In a sense, it is about bridging our digital world with our prehistoric evolutionary abilities. We have used our hands since we became bipedal animals, and our tools have advanced ever since. So to make VR natural enough to become effortless for enterprise use, sophisticated hand-tracking is not only needed: it is pivotal.
Likewise, it is helpful to highlight another term of “Mental Models”. Everyone wants to be disruptive and innovative. But we interact with products based on pre-existing expectations of how something should interact. For example, we would be annoyed if a website only scrolled from right to left, rather than top to bottom.
As design expert, Scott Benson writes, “users will transfer expectations they have built around one familiar product to another that appears similar.” A common joke is that a toddler brought up with swiping screens from smartphones and tablets will try to swipe on the TV. This is their Mental Model at work.
The problem is that VR/AR is still so novel that most people, outside of developers and experts, do not have Mental Models to interact with VR/AR. So grounding it in hand-tracking paved its way from touch-control and natural interactions are paramount for its success.
Currently, the mainstream headsets of the Quests have native hand tracking but are still in their infancy and are very crude. Facebook even deemed it a casual feature rather than an enterprise-essential one. Besides that, you have to venture outside the big VR manufacturers and into more niche VR/AR offerings, such as ManoMotion (Pimax) and Ultraleap Gemini (Varjo headsets), while more upcoming headsets are coming with it.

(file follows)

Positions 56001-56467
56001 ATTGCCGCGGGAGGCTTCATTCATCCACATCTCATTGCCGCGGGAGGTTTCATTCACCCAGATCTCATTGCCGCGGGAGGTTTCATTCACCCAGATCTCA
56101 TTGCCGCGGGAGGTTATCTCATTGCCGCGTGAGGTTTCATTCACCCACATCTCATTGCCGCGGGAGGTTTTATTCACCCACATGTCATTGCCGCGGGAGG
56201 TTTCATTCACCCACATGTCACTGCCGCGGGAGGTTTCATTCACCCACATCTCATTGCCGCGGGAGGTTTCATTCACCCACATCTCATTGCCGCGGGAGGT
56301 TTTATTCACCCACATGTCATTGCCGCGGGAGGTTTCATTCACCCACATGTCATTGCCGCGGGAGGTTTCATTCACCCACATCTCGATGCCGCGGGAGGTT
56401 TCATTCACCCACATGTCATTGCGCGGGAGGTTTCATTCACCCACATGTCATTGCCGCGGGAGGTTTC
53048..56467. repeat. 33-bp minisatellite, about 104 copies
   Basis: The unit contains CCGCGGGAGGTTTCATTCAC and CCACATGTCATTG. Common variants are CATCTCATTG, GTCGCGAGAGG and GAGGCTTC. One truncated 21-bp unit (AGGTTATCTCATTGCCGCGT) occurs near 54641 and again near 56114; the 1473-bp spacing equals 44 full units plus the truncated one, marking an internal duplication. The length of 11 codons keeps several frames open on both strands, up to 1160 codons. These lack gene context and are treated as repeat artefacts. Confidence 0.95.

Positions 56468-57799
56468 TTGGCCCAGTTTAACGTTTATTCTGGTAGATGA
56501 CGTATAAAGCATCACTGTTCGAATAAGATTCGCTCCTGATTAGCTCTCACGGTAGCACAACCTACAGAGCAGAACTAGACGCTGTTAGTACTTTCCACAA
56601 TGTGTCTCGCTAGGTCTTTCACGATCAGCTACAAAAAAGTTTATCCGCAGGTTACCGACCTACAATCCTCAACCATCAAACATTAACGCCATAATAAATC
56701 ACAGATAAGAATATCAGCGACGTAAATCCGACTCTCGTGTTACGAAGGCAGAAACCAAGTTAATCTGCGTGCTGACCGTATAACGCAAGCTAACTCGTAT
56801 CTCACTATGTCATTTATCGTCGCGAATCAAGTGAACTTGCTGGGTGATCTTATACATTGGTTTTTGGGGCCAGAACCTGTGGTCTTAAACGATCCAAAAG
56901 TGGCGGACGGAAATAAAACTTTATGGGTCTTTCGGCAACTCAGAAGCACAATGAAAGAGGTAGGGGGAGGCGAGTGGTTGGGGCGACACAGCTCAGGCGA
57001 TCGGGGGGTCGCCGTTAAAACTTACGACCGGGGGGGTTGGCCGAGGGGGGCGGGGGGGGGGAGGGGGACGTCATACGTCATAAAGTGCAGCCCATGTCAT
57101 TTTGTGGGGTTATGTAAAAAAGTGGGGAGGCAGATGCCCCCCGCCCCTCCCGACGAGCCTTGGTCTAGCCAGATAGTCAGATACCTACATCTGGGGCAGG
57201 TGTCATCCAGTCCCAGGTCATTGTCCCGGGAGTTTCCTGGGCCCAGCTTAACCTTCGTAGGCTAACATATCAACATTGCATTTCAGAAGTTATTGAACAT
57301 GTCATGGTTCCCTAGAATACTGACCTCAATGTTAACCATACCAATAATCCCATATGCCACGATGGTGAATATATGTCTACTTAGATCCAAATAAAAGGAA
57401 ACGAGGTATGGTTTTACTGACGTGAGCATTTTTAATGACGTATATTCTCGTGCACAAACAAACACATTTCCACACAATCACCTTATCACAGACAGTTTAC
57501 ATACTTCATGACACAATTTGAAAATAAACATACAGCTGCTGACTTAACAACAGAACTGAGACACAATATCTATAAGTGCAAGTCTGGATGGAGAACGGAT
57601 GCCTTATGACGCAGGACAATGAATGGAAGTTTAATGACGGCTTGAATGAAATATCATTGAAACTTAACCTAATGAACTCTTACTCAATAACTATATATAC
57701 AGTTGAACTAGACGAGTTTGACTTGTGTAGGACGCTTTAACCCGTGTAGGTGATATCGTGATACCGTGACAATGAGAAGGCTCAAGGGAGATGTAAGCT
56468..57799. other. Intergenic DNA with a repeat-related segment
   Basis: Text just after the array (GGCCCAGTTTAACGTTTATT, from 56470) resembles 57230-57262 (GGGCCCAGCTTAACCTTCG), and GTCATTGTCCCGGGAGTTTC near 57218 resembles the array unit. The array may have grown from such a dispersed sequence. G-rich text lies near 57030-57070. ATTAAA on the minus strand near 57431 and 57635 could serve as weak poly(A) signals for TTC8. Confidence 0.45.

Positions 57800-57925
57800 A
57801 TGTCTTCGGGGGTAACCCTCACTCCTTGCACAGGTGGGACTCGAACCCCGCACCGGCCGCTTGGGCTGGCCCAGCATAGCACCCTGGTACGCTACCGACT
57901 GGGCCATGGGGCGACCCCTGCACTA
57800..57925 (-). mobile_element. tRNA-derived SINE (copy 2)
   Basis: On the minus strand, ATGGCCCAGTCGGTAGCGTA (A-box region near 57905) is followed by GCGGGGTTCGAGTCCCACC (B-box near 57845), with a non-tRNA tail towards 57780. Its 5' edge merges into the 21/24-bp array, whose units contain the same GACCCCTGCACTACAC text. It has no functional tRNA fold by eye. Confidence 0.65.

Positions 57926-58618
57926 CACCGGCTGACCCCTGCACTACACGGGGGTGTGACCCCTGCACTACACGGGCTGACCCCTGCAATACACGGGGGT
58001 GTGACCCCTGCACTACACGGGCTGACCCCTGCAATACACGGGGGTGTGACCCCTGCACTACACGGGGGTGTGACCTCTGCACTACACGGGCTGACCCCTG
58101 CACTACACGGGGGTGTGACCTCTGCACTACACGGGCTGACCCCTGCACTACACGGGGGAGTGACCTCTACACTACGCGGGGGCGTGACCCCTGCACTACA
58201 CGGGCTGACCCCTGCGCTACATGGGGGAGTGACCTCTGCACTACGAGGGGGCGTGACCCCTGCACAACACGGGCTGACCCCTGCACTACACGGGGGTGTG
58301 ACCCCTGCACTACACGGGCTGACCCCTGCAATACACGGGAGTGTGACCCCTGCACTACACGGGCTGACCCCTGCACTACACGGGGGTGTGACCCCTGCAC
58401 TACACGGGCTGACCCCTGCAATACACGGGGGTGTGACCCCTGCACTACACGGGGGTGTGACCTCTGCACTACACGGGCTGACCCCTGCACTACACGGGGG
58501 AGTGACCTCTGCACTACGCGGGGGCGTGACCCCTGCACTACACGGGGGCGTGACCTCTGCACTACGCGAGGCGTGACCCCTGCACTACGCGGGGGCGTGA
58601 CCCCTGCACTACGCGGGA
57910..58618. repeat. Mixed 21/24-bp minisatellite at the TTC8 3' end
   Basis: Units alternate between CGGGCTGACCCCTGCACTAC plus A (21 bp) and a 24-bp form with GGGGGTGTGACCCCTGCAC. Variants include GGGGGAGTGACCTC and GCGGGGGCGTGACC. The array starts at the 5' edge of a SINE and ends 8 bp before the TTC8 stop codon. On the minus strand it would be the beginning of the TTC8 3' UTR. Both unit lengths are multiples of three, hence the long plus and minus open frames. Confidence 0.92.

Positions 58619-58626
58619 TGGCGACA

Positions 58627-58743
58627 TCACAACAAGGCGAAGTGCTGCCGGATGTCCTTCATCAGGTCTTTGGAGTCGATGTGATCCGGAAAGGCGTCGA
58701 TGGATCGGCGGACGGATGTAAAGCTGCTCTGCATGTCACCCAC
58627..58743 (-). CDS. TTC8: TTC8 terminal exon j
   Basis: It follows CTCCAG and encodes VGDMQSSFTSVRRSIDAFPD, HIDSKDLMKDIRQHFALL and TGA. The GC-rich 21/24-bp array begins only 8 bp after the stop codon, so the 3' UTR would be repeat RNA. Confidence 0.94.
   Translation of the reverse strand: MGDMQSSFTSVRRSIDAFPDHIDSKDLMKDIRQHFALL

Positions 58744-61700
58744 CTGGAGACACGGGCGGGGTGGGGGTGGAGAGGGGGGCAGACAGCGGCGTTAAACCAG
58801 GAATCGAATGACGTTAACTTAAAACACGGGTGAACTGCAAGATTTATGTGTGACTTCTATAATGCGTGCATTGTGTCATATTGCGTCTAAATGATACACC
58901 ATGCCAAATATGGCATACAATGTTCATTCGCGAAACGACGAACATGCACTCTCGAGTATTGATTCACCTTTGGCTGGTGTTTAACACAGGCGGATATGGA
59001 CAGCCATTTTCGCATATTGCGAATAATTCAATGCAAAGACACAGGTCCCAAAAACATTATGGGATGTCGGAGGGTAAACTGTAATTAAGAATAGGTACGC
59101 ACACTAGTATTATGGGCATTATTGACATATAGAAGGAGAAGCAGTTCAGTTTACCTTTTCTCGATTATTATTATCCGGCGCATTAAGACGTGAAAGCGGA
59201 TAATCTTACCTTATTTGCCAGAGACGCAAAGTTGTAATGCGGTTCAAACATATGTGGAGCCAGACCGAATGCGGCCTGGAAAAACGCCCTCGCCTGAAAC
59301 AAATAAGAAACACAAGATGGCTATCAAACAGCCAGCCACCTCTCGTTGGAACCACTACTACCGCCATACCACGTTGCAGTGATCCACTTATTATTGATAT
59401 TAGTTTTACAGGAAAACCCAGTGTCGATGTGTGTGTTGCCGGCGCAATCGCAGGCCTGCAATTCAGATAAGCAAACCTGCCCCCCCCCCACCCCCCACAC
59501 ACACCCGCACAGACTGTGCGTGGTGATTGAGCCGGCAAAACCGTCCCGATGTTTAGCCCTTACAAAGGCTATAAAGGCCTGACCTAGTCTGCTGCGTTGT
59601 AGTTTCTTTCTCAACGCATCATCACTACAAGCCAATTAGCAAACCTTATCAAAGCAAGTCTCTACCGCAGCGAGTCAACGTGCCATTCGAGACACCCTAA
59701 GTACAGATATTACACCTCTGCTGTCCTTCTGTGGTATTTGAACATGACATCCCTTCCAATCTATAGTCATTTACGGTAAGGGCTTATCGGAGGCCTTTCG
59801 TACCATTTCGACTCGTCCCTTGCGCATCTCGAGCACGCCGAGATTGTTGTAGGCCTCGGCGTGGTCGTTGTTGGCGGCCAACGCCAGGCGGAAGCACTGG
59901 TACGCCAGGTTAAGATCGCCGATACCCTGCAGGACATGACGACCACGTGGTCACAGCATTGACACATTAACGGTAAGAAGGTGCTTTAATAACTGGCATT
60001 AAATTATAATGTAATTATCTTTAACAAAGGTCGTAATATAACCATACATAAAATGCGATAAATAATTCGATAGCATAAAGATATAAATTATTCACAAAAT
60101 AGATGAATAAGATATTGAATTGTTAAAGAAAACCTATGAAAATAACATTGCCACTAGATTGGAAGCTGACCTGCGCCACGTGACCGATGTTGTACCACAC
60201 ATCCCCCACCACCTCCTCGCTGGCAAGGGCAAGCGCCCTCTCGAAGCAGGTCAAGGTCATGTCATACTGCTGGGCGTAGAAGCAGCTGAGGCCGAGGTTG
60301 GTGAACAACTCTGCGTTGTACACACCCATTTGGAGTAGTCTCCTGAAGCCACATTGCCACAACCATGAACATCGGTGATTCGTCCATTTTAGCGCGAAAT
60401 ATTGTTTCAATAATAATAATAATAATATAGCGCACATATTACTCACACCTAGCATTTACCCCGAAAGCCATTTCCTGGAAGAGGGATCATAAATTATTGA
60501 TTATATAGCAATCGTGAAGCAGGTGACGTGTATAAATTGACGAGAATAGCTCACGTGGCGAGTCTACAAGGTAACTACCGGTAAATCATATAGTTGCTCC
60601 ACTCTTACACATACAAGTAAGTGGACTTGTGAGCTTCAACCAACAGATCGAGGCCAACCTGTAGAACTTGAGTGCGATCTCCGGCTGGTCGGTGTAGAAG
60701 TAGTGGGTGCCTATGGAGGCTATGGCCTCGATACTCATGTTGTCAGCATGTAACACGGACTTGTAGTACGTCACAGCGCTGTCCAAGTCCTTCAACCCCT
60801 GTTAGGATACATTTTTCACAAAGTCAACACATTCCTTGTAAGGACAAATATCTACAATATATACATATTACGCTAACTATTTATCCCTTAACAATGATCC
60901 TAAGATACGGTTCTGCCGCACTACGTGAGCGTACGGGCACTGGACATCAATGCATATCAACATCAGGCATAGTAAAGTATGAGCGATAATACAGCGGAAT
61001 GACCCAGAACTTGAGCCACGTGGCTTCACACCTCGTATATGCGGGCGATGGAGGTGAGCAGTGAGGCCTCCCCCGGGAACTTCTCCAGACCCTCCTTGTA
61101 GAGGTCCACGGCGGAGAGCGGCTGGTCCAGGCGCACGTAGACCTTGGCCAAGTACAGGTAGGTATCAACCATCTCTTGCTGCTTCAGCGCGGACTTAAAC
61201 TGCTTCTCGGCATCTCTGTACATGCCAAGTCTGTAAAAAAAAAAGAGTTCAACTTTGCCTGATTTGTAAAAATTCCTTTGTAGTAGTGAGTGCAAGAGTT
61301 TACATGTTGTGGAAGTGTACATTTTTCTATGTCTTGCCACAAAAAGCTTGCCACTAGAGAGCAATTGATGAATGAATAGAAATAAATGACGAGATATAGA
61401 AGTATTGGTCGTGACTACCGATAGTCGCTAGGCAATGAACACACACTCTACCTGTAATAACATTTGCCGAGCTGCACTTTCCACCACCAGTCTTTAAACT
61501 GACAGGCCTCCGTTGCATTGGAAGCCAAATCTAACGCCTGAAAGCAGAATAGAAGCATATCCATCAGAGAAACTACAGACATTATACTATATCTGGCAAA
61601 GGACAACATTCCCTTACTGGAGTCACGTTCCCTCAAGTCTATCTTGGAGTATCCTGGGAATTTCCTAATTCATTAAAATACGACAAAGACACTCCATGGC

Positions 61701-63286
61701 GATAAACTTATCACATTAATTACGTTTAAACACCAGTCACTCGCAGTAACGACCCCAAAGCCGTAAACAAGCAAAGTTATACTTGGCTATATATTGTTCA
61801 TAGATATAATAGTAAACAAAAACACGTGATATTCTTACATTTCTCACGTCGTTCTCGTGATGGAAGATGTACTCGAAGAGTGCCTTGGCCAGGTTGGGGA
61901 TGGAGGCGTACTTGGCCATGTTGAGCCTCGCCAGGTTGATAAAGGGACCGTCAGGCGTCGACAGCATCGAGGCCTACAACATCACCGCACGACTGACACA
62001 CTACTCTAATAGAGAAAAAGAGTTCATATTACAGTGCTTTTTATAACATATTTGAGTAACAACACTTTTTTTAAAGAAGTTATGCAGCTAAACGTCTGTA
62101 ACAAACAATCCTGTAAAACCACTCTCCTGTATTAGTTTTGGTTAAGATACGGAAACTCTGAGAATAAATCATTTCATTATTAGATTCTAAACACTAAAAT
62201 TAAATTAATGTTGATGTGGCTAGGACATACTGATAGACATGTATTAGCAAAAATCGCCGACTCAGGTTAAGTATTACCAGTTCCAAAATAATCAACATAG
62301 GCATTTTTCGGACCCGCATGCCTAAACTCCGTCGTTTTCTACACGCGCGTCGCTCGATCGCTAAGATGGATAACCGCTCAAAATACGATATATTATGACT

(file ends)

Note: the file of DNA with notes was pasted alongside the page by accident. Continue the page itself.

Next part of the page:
One to highlight in this regard is the Ultraleap Gemini hand-tracking technology from Varjo, implemented in the Varjo XR-3 MR HMDs. Through these premium quality mixed reality headsets design workflows are optimized and cost-cutting.
Ultraleap Gemini is the fifth iteration of Varjo’s hand-tracking software, and is the industry standard when it comes to camera-based, discriminative hand tracking.
There are two forms of hand-tracking: genuine tracking of hands, and gesture recognition. Today hand-tracking usually is gesture recognition enabled from two different systems: the Discriminative approach, and the Generative approach. The Discriminative method takes still frames from the tracking of the hands to correspond it with a database of still images of hands and determines what the hand gesture is. This database can usually be expanded upon and fine-tuned through machine learning and iterative algorithms. The generative approach is similar, other than a virtual 3D hand is created based on your hand movements and corresponded then to a base 3D hand model in the system. The former is more advanced, and the latter is faster.
Likewise, the tracking of one’s hands can be done in two distinct ways: device-based hand tracking versus camera-based hand tracking. The latter is when a camera on the HMD tracks your hand’s movements, whereas a device-based tracking requires some form of wearable, like a glove or finger nubs.
The camera-tracking method removes barriers of entry entirely but is harder to track the hands. Whilst the device-based one requires the user to constantly wear gloves or finger-nubs with them, so everyday use cannot be achieved. But these devices enable a much higher-fidelity tracking.
In either case, hand-tracking is more significant than most make it out to be–especially in enterprising use-cases.